So far it appears that when there were sole female candidates in 2008 and 2010, they were elected. This is the strongest indication yet that when women are nominated, gender representation can be invoked to improve compliance to the gender parity principle within the composition of judges. The weakness suffered by the process is in the number and gender of nominees presented for election.
• The platform of the African Women Decade 2010-2020 as an advocacy tool for government and civil society to improve the opportunities for women in regional justice institutions.
• Strict adherence to the provisions of the African Court Protocol, the African Women’s Rights Protocol (all the states parties to the African Court Protocol except Algeria, Burundi, Congo, Mauritius and Tunisia have also ratified the protocol on the rights of women) and the Guidelines for Nomination of Judges to the African Court
• Awareness raising and sensitization about the judges’ elections and application of the gender parity principle within the AU.
• Sustained interrogation and involvement of civil society for a more equitable and just institution
• Access to information to assist States with AU processes especially regarding re-nomination of existing judges of the African Court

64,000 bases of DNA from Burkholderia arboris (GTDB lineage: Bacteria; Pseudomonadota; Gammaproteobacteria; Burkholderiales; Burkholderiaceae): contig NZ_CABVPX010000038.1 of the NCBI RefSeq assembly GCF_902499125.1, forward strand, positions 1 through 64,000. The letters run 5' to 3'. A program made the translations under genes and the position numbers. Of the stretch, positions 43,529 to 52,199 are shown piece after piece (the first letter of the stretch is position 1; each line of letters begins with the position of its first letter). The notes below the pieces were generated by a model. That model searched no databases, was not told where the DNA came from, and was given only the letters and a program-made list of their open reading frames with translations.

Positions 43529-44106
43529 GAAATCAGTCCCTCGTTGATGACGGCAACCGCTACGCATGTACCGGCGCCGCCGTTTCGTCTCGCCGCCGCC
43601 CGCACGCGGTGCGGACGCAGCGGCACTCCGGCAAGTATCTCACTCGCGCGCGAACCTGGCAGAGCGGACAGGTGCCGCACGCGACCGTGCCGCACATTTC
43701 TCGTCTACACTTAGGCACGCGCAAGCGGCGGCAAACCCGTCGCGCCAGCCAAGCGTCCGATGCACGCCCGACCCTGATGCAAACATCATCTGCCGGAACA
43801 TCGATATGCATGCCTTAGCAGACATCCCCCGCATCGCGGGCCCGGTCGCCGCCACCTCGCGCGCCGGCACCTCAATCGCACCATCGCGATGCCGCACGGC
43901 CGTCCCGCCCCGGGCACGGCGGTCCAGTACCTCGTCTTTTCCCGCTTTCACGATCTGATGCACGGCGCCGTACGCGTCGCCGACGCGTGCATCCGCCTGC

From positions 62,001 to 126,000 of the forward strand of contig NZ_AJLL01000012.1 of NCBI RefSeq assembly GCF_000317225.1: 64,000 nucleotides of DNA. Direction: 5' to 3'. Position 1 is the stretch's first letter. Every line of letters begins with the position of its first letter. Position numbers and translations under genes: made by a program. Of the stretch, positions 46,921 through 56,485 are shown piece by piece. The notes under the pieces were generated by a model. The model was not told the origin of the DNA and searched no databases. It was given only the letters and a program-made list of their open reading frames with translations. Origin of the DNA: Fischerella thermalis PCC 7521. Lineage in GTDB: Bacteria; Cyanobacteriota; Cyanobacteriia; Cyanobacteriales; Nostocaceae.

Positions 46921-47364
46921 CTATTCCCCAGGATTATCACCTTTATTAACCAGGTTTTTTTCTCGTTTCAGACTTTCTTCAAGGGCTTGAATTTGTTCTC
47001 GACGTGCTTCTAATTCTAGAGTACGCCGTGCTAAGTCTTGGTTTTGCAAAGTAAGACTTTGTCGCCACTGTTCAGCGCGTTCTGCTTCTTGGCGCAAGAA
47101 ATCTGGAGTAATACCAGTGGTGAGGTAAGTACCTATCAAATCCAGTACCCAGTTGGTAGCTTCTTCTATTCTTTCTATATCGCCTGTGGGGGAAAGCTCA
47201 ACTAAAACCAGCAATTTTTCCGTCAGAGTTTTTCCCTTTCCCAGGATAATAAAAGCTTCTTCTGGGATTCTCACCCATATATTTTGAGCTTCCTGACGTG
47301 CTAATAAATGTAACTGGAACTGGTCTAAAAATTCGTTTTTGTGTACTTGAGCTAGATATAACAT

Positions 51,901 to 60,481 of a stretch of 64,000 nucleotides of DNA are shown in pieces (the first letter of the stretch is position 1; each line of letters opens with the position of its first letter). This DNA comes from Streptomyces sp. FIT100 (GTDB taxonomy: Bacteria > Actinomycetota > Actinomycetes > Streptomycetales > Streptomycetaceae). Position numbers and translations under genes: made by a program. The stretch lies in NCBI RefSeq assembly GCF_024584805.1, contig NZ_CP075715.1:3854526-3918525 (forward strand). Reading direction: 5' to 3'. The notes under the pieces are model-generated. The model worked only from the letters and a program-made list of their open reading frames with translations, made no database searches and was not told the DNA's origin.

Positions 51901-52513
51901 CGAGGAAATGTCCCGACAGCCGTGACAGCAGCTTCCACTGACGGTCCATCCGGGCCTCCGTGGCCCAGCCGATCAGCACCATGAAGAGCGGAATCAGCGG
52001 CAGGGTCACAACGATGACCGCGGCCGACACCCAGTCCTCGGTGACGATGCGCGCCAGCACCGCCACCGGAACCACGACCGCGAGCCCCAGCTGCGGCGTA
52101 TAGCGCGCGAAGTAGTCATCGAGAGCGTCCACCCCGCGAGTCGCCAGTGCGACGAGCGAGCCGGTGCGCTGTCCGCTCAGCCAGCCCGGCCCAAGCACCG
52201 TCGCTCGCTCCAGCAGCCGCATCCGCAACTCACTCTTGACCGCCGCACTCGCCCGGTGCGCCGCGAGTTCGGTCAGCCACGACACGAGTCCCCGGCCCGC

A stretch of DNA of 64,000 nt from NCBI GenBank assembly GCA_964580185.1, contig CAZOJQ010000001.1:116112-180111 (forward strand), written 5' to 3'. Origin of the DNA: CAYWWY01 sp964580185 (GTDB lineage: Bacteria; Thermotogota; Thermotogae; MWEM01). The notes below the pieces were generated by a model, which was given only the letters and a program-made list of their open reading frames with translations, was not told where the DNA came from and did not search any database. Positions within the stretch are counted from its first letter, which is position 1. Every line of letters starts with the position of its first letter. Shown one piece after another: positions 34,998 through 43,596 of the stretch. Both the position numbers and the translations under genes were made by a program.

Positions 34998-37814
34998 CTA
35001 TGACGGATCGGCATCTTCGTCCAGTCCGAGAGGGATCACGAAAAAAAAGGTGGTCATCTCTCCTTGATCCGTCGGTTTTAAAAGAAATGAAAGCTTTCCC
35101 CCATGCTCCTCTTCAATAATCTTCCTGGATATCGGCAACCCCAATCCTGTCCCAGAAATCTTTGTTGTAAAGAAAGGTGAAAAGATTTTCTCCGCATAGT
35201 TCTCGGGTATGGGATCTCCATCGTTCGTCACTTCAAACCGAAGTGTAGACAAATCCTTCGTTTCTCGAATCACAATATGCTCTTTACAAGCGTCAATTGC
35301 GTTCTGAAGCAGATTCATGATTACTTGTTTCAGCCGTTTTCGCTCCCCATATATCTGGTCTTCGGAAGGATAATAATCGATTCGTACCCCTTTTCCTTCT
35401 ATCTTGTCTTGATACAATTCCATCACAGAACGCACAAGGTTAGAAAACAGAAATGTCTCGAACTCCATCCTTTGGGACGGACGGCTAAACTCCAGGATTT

• Universal ratification of both protocols by AU states.
The AU Assembly at its 12th Ordinary session in February 2009 at Addis Ababa, Ethiopia, declared the year 2010-2020 as the African Women’s Decade (AWD). The AWD provides a platform for AU member states to revisit their commitments to gender equality and gender justice. Due to the staggered nature of the terms of judges, elections would take place every two years. There are four opportunities in 2014, 2016, 2018 and 2020 for states to ensure that they nominate qualified female candidates for vacancies as they arise.
It is equally imperative that the process for nominating candidates fulfils the obligation contained in the African Court Protocol and the African Women’s Rights Protocol. Furthermore, national procedures should be amended to satisfy the criteria set out in the Guidelines for Nomination of Judges to the African Court before nominees details are submitted in time to the office of the legal counsel at the AUC. The process among other things should be transparent and accountable. If the guidelines are followed there would be more opportunities for qualified female nominees to be selected since the process would be open and interested Civil Society and public can question the suitability of the nominees as appropriate.